jOBOT (Joe Wendt), who started as a classically trained jazz bassist, has turned himself into an electronic force. With his newest EP Until Tender, he focuses on Glitch sounds that emanate with sexy synth and wobble vibes. jOBOT knows when to turn the tempo out, which lures his listeners to get up and get weird on the dance floor. Check out jOBOT’s interview as well as some glitch-tastic tunes below.

How would you describe your sound(s)?

I’ve never been very good at talking about myself… but ill go ahead and give it a shot. I’d say my sound is an amalgamation of inspiration from my friends, fellow Headtron artists, and anything else that moves me.  It’s really hard to describe one’s own sound in a few words, because I’d like to think that my “sound” is constantly evolving.  That is what I strive to do as an artist, at least.

 When did you first start performing?

I first started performing in blues and funk bands in high school, playing bass.  I then moved to Miami to get a degree in Studio Music and Jazz bass at University of Miami and played in a number of bands out there as well.  I never started producing and performing electronic music until a couple of years ago (so that means 2010 I guess?)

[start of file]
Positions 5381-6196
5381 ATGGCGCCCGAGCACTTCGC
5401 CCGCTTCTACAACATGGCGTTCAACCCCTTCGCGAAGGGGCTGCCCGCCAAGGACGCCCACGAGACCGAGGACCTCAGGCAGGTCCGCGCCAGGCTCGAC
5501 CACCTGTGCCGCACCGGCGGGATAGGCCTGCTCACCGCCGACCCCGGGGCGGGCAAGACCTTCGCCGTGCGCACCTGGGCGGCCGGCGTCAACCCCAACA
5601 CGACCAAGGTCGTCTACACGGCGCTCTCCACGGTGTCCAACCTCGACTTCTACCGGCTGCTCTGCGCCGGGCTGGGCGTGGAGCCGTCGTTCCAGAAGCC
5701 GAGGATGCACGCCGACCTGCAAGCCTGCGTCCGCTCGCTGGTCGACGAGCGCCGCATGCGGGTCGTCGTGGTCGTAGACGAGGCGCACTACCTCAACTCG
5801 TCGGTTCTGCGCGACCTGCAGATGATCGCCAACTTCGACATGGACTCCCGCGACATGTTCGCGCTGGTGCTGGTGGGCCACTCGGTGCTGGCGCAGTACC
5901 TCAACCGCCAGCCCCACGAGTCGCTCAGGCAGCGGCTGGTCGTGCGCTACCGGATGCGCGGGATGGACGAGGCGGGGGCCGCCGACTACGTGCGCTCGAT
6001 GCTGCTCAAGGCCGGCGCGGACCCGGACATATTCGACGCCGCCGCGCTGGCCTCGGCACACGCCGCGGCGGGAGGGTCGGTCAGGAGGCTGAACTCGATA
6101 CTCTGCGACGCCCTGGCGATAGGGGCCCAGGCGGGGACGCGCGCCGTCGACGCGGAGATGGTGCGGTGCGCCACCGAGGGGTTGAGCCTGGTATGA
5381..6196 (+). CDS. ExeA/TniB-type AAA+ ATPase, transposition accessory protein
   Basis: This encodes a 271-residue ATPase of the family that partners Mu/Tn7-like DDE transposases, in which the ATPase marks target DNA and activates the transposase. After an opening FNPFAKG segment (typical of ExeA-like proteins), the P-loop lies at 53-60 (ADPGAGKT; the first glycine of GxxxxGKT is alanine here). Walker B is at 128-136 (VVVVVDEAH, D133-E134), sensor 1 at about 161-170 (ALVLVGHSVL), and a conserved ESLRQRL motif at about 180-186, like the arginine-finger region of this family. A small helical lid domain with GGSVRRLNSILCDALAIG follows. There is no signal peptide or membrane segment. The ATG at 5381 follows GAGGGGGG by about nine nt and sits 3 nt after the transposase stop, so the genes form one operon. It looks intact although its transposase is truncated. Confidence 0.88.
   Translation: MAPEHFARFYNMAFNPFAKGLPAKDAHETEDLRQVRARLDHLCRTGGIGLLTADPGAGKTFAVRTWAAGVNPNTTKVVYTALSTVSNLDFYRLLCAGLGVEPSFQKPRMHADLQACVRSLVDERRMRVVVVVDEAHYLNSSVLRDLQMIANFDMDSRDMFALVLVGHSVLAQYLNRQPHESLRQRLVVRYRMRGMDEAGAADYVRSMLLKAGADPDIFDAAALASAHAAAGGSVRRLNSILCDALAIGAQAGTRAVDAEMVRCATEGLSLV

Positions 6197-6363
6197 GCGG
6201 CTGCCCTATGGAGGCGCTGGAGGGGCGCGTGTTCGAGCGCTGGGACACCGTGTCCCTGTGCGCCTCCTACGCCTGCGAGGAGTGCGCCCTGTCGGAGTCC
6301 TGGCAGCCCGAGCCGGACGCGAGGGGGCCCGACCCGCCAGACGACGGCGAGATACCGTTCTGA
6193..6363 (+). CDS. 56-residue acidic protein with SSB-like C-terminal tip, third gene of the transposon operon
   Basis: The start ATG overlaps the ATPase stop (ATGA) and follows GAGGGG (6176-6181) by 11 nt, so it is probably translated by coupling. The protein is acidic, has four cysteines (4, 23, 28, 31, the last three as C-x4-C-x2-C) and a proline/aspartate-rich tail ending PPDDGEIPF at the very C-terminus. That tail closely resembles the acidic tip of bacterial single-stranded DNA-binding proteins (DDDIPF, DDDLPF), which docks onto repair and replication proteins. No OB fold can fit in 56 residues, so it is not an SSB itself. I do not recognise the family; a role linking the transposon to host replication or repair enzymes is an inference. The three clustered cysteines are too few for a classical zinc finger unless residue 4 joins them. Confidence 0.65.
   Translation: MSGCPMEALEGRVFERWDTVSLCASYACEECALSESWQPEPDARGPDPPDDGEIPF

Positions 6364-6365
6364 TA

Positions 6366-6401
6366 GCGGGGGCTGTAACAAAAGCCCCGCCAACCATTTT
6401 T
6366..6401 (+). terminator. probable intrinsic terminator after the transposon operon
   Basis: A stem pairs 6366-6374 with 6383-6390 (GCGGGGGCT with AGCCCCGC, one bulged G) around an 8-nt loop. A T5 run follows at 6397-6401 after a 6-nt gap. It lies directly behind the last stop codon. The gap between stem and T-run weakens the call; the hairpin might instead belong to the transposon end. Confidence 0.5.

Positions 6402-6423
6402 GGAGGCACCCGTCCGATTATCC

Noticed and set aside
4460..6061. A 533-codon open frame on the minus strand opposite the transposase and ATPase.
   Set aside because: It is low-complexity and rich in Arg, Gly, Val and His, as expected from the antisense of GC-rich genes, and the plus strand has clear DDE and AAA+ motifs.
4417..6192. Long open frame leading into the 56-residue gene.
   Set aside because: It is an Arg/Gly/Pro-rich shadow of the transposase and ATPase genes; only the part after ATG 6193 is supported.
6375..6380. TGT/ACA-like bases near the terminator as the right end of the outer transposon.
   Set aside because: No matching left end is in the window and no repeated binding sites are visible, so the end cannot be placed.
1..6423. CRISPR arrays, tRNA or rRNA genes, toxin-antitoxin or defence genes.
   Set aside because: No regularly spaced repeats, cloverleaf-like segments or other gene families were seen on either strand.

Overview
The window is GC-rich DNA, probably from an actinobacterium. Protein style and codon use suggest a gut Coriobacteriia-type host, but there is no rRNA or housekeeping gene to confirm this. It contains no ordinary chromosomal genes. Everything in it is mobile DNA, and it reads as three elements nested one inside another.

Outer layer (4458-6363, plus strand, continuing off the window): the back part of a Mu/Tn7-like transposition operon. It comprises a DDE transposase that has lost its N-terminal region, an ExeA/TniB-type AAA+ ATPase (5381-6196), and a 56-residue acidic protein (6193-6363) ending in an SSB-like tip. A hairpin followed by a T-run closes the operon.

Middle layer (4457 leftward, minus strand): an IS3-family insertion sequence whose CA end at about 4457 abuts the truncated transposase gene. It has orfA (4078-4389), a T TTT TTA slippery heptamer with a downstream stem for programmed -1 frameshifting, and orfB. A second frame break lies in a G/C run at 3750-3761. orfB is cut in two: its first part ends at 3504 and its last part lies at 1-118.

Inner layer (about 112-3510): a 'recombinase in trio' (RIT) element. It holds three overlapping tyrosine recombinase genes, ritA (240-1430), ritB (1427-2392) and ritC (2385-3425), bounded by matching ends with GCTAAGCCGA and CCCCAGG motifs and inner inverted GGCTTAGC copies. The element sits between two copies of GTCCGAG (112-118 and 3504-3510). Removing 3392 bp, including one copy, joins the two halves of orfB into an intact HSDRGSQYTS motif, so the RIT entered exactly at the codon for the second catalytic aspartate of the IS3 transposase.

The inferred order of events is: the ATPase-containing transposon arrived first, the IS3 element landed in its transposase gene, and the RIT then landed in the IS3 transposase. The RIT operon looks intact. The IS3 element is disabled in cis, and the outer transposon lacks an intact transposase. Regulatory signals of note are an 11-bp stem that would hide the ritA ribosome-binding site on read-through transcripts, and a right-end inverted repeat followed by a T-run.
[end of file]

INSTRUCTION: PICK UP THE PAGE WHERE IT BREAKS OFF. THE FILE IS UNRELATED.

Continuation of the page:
What drives you to explore different musical genres?

I think what drives me to explore different genres is that I really like to listen to a multitude of different genres.  I also like the challenge as a producer to try and re-create different stylistic ideas that are more fitted to different genres, while still keeping my own personal flare.

 How has your music style transformed over the years?

Wow.  Has it EVER transformed.  I went from playing in blues and funk bands (and writing funk/fusion tunes) to playing strictly jazz, to being completely immersed in glitch, dubstep, breaks, electro and drum and bass in a matter of 6 years.  It seems like somewhat of a long time but then one has to consider so many people in the jazz scene play post bop basically their entire lives.  And the same goes for blues and funk artists as well (in some, not all, cases).

What is the craziest show you have ever played?

My set on the Malthus (False Profit) art car at Burning Man this year on the night of the burn…  I was on LSD and ended up playing for just under 7 hours.  That was pretty crazy.

What do you think draws people to the combination of both live and electronic sounds?

I think it gets people in touch with their roots… electronic music hasn’t really been around that long, and it certainly hasn’t been at the forefront of popular music.  Also, in a live setting, it’s engaging for a crown to SEE music being created, not just mixed.  And when it comes to vocals I think its because there is one instrument everyone plays (whether they know it or not) and that is the voice.  People resonate with things that they do or have a personal connection with… like for me as a bassist, i like music with sick funky basslines…  so its no surprise that EVERYONE likes a song with good lyrics.

What is the one thing people should know about you? 

I am more excited than I have been in my entire life… excited to share my art with everyone that I can.

What’s next for jOBOT?

Lots of new collaborations, remixes, albums, and shows!!!

Connect with jOBOT

Official Site | Facebook | Soundcloud